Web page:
Cheers, regrets,

Dan
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RichS



Joined: 18 Oct 2001
Posts: 1467
Location: South of Rochester, NY

PostPosted: Mon Oct 27, 2003 3:29 am    Post subject: Reply with quote

I know what the MP-4 lenses are supposed to be, but I also wonder how bad they could be. Polaroid sold (sells?) an enlarger head for the MP-4 but as far as I know, no different lenses? The least of my worries at the moment. Camera lenses will work while the thing is being created... And a lens with a shutter will be a huge convenience.

I'm sorry to hear you have an MP-4 collecting dust. I would think you could find some use for it? I bought this one for more than one reason. I originally wanted one out of curiosity, a macro/copy camera, and the thought of making it into an enlarger. I know the column is straight, now... I do like to play with such things... I can't make any deffinite plans until I get the thing here and see it's construction. But it might offer me some fun and be mildly useful otherwise. If I can get a 16x20 print out of it, it will serve all purposes for me and I'll be happy.

The problem on the other side is that I just can't afford an 8x10 enlarger. They either just plain cost too much or people won't ship them. I still have plans to modify an 8x10 camera to make a horizontal enlarger, but the MP-4 may do the job until then. And the light box that will be built for the MP-4 would be the same box for the horizontal setup. Not much lost except a few dollars and I get something I wanted anyway to play with. No bad news and no regrets (so far). I knew what I was buying...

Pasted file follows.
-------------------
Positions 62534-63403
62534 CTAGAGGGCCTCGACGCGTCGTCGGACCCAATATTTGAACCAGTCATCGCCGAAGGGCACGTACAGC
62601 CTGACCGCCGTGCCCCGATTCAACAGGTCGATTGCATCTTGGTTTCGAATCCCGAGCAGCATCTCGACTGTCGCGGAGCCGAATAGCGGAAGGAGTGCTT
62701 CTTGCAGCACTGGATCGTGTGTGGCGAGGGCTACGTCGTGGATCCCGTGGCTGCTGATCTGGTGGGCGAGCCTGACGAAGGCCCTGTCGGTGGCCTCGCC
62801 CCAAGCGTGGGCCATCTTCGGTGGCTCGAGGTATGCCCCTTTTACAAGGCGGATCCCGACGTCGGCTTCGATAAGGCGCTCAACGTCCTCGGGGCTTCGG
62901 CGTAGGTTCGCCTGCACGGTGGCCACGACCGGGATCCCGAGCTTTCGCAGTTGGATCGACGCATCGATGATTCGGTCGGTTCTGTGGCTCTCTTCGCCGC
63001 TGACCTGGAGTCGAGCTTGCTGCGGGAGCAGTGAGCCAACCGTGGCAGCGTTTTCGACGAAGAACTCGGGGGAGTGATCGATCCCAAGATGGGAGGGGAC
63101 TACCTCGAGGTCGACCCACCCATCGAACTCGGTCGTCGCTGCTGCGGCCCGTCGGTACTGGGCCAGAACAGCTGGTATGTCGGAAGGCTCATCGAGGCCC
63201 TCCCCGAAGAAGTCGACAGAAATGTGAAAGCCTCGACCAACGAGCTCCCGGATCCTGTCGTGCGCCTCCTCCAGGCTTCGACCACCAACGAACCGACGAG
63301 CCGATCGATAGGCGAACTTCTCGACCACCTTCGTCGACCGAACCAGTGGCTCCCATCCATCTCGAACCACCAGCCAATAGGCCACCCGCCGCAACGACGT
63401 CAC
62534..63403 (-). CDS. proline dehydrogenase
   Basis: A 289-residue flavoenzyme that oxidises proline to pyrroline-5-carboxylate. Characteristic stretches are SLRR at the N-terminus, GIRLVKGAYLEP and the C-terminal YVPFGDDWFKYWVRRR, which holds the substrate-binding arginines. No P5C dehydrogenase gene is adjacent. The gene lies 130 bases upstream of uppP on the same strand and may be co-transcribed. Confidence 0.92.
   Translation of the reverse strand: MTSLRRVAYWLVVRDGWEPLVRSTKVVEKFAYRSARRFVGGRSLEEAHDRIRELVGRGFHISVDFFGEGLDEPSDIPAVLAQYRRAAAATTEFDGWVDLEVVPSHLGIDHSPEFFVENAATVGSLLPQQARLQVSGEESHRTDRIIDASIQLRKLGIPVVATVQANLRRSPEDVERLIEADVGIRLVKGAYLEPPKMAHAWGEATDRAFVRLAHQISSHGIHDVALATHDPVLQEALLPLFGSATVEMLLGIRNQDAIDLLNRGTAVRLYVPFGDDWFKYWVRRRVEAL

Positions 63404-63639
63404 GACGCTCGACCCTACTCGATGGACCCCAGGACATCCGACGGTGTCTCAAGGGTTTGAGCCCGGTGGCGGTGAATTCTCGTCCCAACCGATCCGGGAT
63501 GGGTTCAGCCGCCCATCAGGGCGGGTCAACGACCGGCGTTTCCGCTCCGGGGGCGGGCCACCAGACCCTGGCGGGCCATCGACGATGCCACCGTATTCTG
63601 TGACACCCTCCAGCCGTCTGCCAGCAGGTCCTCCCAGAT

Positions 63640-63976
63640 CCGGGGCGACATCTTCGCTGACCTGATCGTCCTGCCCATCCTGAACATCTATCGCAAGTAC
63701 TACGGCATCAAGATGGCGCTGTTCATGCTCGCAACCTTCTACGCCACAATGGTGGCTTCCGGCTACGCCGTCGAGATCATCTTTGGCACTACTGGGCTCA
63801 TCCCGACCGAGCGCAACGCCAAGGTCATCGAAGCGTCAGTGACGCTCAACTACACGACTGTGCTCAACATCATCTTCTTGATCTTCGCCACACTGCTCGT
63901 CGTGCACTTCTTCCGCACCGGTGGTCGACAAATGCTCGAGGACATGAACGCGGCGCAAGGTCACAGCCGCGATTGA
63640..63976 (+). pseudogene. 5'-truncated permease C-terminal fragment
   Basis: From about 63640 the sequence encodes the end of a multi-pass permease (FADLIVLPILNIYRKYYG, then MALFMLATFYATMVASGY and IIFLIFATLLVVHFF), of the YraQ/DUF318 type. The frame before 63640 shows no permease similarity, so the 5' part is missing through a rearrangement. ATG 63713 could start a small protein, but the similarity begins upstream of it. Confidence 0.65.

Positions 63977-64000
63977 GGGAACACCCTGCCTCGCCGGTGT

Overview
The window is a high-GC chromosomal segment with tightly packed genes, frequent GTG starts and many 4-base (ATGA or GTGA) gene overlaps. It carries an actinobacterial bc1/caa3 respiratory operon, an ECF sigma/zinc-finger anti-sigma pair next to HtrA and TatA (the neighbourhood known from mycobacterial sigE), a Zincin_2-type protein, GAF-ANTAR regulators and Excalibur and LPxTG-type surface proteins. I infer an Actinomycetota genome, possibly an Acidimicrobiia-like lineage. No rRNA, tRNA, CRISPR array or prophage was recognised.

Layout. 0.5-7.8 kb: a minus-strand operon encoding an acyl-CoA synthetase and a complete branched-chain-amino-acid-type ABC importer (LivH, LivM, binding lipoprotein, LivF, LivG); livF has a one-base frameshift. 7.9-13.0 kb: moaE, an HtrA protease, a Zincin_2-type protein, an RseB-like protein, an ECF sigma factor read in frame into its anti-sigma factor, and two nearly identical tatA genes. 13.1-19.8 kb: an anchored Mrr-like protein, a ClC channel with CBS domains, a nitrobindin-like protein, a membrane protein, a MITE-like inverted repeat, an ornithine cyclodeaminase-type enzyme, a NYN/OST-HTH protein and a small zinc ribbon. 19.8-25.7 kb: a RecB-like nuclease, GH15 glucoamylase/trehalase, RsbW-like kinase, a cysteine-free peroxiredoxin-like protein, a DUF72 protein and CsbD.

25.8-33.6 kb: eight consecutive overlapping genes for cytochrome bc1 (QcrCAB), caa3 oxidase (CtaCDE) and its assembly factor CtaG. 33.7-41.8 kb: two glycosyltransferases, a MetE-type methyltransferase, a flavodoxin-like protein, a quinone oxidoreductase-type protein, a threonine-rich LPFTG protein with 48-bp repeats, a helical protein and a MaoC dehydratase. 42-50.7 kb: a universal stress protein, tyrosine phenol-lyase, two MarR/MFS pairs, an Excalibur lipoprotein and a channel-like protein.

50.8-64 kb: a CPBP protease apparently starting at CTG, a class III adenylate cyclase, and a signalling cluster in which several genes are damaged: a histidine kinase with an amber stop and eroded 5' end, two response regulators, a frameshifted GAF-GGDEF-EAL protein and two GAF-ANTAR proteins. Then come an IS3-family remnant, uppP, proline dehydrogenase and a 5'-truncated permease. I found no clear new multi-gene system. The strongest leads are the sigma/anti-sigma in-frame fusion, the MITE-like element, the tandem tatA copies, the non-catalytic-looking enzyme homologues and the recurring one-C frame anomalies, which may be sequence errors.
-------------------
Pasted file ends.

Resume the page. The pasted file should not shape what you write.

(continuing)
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Dan Fromm



Joined: 14 May 2001
Posts: 1888
Location: New Jersey

PostPosted: Mon Oct 27, 2003 9:09 am    Post subject: Reply with quote

Quote:

On 2003-10-26 19:29, RichS wrote:
I know what the MP-4 lenses are supposed to be, but I also wonder how bad they could be.

I'm sorry to hear you have an MP-4 collecting dust. I would think you could find some use for it?

I've shot the 135/4.5 and 75/4.5 at distance. Pretty bad. Could have been operator error, but ...

I got the column and baseboard to use as the basis for a copy stand. I didn't get a complete MP-4.

It sits unused because of three problems, of which two are inherent and one due to my lack of care in buying. Can't find a "universal camera mount," which is needed to attach anything but the MP-4 camera itself, which plugs into the slider, at a reasonable price. The "counterweight" springs are too strong for the cameras I want to use with the thing. And, I bought one with a whacked scale on the post.

Cheers,

Dan

p.s., I'm out only $25 and a trip to near DC to collect it. Could have been much worse.
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RichS



Joined: 18 Oct 2001
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Location: South of Rochester, NY

PostPosted: Mon Oct 27, 2003 1:59 pm    Post subject: Reply with quote